It was a lame excuse. It sounded lame to his own ears, but he couldn’t do anything about it. There was no way he could look at Natalie, to see her in that dress looking like the most beautiful creature he’d ever set his eyes on, and then let her just get in her car and go home. It no longer mattered if they were incompatible or had no future. The taste of her already lingered on his lips, the heat of her hummed through his veins. He wanted her. End of story.
Natalie stopped and swung her purse strap up onto her shoulder. “Dinner? Not a date?”
This again. You’d think after their kiss, and after the intense moment they’d just shared in the salon, that she wouldn’t be so picky about the details. “No, it’s not a date, it’s a thank-you. I believe that I have yet to meet your stringent qualifications for a date.”
Natalie’s lips curled into a smile of amusement. He expected her to make an excuse and go home, but instead she nodded. “Dinner sounds great.”
Colin opened the door of his truck and hung the gown bag up inside. “How about the Italian place on the corner?”
He closed up the truck and they walked down the sidewalk together to the restaurant. Colin had eaten at Moretti’s a couple of times and it had always been good. It was rustic Italian cuisine, with a Tuscan feel inside. The walls were a rusty brown with exposed brick, worn wood shelves and tables, warm gold lighting and an entire wall on the far end that was covered in hundreds of wine bottles. It wasn’t the fanciest place, but it was a good restaurant for a casual dinner date, or a thank-you dinner as the case was here.
It was a pretty popular place to eat in this area. Typically, Moretti’s was super busy, but coming later on a Monday night the restaurant was pretty quiet. There were about a dozen tables with customers when they arrived and no waiting list.
The hostess immediately escorted them to a booth for two near the roaring fireplace. Nashville didn’t get very cold in the winter, but with the icy December wind, it was cold enough that the fire would feel amazing after their walk down the street. Colin helped Natalie out of her coat, hanging it on one of the brass hooks mounted to the side of the booth.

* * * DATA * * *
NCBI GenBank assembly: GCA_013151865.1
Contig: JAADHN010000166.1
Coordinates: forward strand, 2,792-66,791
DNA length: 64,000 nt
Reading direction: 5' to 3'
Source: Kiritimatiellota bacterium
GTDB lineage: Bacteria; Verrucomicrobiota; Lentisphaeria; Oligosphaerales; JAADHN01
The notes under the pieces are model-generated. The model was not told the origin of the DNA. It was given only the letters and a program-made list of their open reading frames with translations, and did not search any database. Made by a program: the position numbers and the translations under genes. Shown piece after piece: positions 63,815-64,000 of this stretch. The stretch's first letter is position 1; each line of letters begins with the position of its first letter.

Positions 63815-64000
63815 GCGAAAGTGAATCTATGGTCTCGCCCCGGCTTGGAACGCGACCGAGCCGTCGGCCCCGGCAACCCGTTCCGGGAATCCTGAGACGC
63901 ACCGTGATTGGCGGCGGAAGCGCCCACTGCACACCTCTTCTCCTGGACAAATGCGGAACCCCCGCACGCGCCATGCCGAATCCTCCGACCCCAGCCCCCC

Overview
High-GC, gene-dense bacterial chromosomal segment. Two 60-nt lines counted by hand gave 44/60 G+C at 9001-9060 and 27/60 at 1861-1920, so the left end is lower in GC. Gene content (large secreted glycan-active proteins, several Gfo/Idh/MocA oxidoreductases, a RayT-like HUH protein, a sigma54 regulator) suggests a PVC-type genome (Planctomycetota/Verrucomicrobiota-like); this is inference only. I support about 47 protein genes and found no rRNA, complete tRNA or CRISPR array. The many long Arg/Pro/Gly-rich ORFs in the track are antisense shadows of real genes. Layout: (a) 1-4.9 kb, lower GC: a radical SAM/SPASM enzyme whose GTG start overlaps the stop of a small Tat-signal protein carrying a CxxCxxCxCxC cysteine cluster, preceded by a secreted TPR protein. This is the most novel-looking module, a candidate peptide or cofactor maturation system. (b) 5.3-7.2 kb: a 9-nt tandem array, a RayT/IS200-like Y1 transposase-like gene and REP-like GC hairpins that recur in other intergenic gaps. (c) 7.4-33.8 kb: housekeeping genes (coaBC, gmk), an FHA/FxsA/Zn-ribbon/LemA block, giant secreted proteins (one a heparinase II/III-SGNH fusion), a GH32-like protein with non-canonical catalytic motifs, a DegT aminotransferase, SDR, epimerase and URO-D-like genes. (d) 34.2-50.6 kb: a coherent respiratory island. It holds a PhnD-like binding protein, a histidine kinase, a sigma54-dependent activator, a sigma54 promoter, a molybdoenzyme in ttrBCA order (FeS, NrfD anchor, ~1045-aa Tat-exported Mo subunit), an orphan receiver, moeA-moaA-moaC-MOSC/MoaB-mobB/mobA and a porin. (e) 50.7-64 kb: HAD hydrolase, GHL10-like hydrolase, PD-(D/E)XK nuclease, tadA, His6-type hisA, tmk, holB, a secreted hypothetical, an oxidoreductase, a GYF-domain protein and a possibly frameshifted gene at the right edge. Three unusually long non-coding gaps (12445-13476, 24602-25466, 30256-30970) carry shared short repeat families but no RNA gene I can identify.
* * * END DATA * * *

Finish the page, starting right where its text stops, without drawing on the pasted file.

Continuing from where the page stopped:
The waiter arrived just as they’d settled into their seats, bringing water and warm bread with olive oil. He offered them the daily menus and left them alone to make their choices. After a bit of deliberation, Natalie chose the angel-hair primavera and Colin, the chicken parmesan. They selected a bottle of cabernet to share and the waiter returned with that immediately.
The first sip immediately warmed Colin’s belly and cheeks, reminding him to go slow until he ate some bread. He’d had a quick sandwich around eleven, but he was starving now and wine on an empty stomach might make him say or do something he’d regret, like kissing Natalie again. Or maybe he’d do something he wouldn’t regret, but shouldn’t do. At the moment, Lily’s suggestion that he indulge himself in something casual with Natalie was sounding pretty good. He took a bite of bread as a precaution.
“Well, this is certainly not how I envisioned this evening going,” Natalie noted as she tore her own chunk of bread from the loaf.
“It’s not bad, is it?”
“No,” she admitted. “But when I woke up this morning, I didn’t figure I’d be trying on wedding dresses and having dinner with you.”
It hadn’t been on his radar either, but he was happy with the turn of events. There was something about spending an evening with Natalie that relaxed him after a stressful day. “Did you have plans for tonight that I ruined?”
“Not real plans. I’d anticipated a frozen dinner and a couple chapters of a new book I downloaded.”
“I was going to grab takeout and catch up on my DVR. We’re an exciting pair. Are you off tomorrow?”
Natalie shrugged, confusing him with her response to a simple question. “Technically,” she clarified. “The chapel is closed on Tuesday and Wednesday, but I usually go in.”
“That means you don’t get any days off.”
“I don’t usually work a full day. And I only work half of Sunday to clean up.”
Colin shook his head. “You sound as bad as I used to be when I took over Dad’s business. I worked eighteen-hour days, seven days a week trying to keep afloat. Is that why you put in so many hours? How’s the wedding business?”
If the bill he’d received for the upcoming wedding was any indication, they were doing very well. He’d told her money was no object and she’d believed him. It was well worth it for Lily, but he’d been surprised to see so many digits on the invoice.